We are supposed to announce the winners today. Maybe some of you out there entered our contest and are wondering why we haven't call you yet. It is because we haven't called anyone. The judges have narrowed it down to 6 or 7 and are at a total impasse. They asked me to read them. I read them. I laughed, I sighed, I nodded my head. But I refuse to have any part in judging this year. It is too hard. On one level, judging is easy, you ask yourself, "Is this a winner? or do I just wish it was?" But when you come down to top ten, they are all winners. But you have to chose 3. So then you have to start going through and analyzing each one based on a set of criteria that is partially established, but still all subjective. And you can't listen to those voices in your head, that are really the voices of disgruntled non-winners, that say things like: "I guess only women can win your contest" or "I guess only funny stories can win your contest," or "how many of your winners have been Canadian?"

The truth is, I don't know and I don't care. I want to pick the best, and most well-written stories. But judges tastes and methods vary wildly. When I have been a judge in the past, this is what I remember doing. I read the top stories probably 10 times each. I read them aloud to people I knew. I dreamt about them. I agonized. Eventually, I would give up and in a moment of existentialism I would decide to throw them up in the air, or down the stairs, and note which one landed first. When I did this, I would look at the "winner" and then argue myself out of it. Then one day, I would just know, and never look back.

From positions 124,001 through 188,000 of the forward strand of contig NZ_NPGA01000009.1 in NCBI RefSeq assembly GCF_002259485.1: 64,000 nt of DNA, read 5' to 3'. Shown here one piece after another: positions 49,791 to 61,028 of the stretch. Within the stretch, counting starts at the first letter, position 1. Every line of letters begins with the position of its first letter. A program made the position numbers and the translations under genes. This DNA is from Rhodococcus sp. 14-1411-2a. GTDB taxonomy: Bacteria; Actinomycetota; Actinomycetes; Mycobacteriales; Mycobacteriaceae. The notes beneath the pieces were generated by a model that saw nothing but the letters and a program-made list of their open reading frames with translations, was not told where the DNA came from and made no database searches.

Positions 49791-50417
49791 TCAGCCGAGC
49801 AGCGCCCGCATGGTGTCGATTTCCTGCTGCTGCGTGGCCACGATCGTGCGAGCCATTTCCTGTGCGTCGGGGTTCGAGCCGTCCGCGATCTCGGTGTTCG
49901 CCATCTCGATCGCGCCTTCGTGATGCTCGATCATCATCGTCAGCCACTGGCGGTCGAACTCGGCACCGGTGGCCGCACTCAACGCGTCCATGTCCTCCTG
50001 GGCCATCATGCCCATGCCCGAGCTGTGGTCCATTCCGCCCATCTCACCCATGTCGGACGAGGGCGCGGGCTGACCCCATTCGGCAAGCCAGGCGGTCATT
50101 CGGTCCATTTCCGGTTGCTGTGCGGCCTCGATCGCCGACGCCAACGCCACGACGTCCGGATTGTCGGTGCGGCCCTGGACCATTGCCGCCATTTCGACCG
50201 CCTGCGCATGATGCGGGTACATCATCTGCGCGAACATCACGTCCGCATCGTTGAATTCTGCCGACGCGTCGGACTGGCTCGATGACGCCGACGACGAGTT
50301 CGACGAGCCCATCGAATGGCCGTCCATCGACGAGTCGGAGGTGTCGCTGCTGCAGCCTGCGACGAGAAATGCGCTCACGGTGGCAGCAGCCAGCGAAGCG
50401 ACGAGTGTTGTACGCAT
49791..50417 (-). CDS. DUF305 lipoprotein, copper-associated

It will be interesting to see what the judges decide this year. I hope they don't take much longer or I'm sure my email will blow up. So be patient, writers. That call may be coming.

April 23, 2010

Writing Anywhere

I picked up our mail a few days ago and was happy to note that we are already be getting entries to our August Contest. What was more surprising, though was that one of the entries came from the California State Prison. Now, we have received entries from all over the world, but this is our first entry from prison. And why not? It would seem that one has a lot of time to read and write in there. Rilke once told a young poet this:

"If your everyday life seems poor, don't blame it; blame yourself; admit to yourself that you are not enough of a poet to call forth its riches; because for the poet there is not poor, indifferent place. And even if you found yourself in some prison, whose walls let in none of the world's sounds--wouldn't you still have your childhood, that jewel beyond all price, that treasure house of memories? Turn your attention to it...."

I haven't opened this piece of mail. That is Jill's job, because if I happen to be a judge of the upcoming contest, I can't know who any of the authors are.

Oh, but the curiosity is killing me.

March 8, 2010

The Sorting Hat